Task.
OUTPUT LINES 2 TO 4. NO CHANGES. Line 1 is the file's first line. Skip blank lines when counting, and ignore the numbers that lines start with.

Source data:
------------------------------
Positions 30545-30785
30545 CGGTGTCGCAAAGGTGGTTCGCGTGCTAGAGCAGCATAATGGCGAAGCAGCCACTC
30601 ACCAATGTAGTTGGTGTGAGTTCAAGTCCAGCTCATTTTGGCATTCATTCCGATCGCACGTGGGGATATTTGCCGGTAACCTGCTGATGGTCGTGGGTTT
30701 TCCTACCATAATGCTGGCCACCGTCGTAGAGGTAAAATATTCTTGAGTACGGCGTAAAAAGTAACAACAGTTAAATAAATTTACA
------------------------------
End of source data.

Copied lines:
30545 CGGTGTCGCAAAGGTGGTTCGCGTGCTAGAGCAGCATAATGGCGAAGCAGCCACTC
30601 ACCAATGTAGTTGGTGTGAGTTCAAGTCCAGCTCATTTTGGCATTCATTCCGATCGCACGTGGGGATATTTGCCGGTAACCTGCTGATGGTCGTGGGTTT
30701 TCCTACCATAATGCTGGCCACCGTCGTAGAGGTAAAATATTCTTGAGTACGGCGTAAAAAGTAACAACAGTTAAATAAATTTACA